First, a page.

Subscribe to our newsletter

(Credit: Collection Christophel / Alamy)


Six Definitive Films: The ultimate beginner's guide to Clark Gable

Granted the legendary title of ‘The King of Hollywood’, Clark Gable was one of the most iconic American film stars of the 20th century. Over the course of a career that spanned 37 years, Gable starred in various major productions and established himself as an instantly recognisable leading man and is now remembered as an indispensable part of Hollywood’s history.

Born in Ohio, Gable was fascinated by literary works as well as mechanical activities as a child and dropped out of school to get a job in a tire factory. However, he embarked on a different journey when he saw a production of The Bird of Paradise. Completely mesmerised by the play, the experience convinced Gable to enter the world of performing arts which changed his life forever.

While Gable became a prominent figure in the film industry, it was also reported that he was involved in rampant displays of sexism and manipulation with later investigations uncovering alleged instances of rape. These discoveries definitely complicate Gable’s status within the frameworks of Hollywood, urging many to re-evaluate his legacy in a different way.

Clark Gable’s six definitive films:

Red Dust (Victor Fleming, 1932)

Gable landed this role in Victor Fleming’s 1932 while he was emerging as a promising actor, delivering a fantastic performance which led many to the conclusion that he was now MGM’s most valuable leading man in romantic roles and was seen as a “natural screen partner”.

Starring alongside Jean Harlow and Mary Astor, Red Dust is set on a rubber plantation in Vietnam and offers insights into the French colonies that existed there at the time. A later remake was handled by John Ford which starred Gable as well.

It Happened One Night (Frank Capra, 1934)

One of the most popular performances from Gable’s storied career, It Happened One Night is a quintessential Frank Capra film. A charming screwball comedy, the film follows the adventures of a rich woman who tries to get away from her controlling father but falls in love with a reporter (Gable) who has other plans.

While Capra had considered other actors for the role, they both ended up enjoying their creative partnership and the film turned out to be a huge success. It won several Academy Awards in major categories, including a Best Actor win for Gable.

Mutiny on the Bounty (Frank Lloyd, 1935)

Another critical and commercial success, Frank Lloyd’s 1935 adventure drama is based on the famous eponymous novel by Charles Nordhoff and James Norman Hall. Charles Laughton, the director of The Night of the Hunter, stars as a tyrannical captain.

Gable is fantastic as Lieutenant Fletcher Christian, the man who organises a mutiny in protest of the captain’s exceedingly unacceptable behaviour. Mutiny on the Bounty became the highest grossing film of the year and even won the Oscar for Best Picture.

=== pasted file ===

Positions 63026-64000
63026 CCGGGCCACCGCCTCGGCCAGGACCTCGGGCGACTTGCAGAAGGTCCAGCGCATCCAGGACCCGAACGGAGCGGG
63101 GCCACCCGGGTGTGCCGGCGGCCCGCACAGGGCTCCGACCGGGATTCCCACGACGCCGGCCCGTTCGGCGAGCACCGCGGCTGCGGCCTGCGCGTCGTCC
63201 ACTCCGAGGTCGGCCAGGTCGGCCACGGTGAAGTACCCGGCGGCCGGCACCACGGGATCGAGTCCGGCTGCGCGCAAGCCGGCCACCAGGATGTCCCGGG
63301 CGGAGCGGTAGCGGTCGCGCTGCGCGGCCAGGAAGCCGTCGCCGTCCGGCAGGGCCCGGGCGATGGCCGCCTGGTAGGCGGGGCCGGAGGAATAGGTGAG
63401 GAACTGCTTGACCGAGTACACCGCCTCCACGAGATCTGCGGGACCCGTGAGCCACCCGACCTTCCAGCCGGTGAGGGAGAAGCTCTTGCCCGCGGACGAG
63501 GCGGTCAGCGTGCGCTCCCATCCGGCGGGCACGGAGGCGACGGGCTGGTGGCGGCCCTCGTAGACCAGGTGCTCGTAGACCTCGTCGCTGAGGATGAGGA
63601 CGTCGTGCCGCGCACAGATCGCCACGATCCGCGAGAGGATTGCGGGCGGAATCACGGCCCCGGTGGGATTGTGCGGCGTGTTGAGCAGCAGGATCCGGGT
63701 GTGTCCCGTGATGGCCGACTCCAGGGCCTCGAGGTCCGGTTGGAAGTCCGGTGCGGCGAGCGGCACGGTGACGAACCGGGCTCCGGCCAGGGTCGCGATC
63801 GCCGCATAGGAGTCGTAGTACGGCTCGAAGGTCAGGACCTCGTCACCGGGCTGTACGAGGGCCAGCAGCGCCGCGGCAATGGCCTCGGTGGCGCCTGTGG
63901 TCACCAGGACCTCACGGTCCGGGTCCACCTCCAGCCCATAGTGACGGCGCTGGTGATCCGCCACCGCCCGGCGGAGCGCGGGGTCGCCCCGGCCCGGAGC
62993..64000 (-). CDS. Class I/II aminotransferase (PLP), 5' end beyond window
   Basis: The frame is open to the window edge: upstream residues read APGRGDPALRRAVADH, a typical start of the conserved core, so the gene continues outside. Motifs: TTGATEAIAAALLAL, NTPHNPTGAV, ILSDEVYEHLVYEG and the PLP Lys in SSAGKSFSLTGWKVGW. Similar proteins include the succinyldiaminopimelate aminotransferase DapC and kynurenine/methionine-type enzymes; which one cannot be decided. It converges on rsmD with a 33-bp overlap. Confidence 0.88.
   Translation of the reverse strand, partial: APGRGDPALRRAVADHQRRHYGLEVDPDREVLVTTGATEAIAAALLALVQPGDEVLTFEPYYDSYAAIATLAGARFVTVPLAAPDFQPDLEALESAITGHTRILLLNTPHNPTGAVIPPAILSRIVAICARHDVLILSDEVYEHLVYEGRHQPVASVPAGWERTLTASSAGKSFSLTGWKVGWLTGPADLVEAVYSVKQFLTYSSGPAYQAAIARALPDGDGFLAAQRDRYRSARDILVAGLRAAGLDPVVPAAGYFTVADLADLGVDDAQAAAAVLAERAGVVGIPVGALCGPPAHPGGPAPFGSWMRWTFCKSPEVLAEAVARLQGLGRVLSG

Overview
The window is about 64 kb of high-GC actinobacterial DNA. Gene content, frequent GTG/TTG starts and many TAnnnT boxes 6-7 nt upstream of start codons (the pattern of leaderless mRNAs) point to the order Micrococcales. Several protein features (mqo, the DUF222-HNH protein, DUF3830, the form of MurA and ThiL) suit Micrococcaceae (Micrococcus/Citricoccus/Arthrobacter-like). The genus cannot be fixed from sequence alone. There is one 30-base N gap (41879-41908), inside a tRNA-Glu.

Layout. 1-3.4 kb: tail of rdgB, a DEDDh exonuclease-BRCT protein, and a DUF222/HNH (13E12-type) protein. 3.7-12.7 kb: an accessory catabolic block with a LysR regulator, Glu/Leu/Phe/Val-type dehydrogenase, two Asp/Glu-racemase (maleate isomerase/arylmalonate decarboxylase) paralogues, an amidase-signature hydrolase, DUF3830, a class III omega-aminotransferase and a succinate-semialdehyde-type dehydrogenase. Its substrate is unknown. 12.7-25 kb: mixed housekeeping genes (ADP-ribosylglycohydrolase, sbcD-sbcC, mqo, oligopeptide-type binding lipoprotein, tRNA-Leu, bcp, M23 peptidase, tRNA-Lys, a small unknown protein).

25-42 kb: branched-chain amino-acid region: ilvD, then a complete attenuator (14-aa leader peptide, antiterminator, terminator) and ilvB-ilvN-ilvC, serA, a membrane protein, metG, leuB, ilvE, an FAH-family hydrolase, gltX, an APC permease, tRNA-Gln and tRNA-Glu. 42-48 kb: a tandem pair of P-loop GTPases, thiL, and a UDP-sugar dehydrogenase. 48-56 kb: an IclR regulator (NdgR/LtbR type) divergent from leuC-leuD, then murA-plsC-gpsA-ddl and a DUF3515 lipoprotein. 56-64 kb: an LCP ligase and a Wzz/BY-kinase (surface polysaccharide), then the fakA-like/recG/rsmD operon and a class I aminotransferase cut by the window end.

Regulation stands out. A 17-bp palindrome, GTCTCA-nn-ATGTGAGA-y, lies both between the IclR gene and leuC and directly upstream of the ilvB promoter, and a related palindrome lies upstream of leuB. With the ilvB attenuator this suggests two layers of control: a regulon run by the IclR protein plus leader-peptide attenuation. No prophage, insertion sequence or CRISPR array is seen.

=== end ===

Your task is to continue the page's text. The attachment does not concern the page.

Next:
Gone with the Wind (Victor Fleming, 1939)

The role that brought Gable unprecedented fame and success, Gone with the Wind is seen as a controversial project now due to its sympathetic treatment of slavery but it was regarded as a classic for many years because of its cinematic quality.

Although Gable was initially hesitant about starring in this project, his on-screen partnership with Vivien Leigh proved to be monumental for his career. It also featured one of the most iconic lines in Hollywood’s history, delivered by Gable’s character: “Frankly, my dear, I don’t give a damn.”

Mogambo (John Ford, 1953)

Mogambo starred Gable in the same role as Red Dust, as John Ford tried to conduct his own interpretation. While the film is now seen as a “lesser” Ford project, Mogambo is still a worthwhile watch just because it came from the brilliant mind of the acclaimed director.

This time around, Gable starred alongside Ava Gardner and Grace Kelly as a hunter who charms Gardner’s character but things get complicated when a love triangle develops. It still remains one of the most memorable onscreen appearances of all the leading stars.

The Misfits (John Huston, 1961)

John Huston’s 1961 western is celebrated for its mastery but it is also remembered as the final film completed film project of both Gable and Marilyn Monroe. While Gable passed away before the film was released, the iconic actress died the following year.

Gable delivers another strong performance as an ageing cowboy while Marilyn Monroe steals the show as a recently divorced woman whose world is inhabited by interesting and rich characters. The Misfits was a commercial misfire when it was released but later re-evaluations have restored its status as a classic.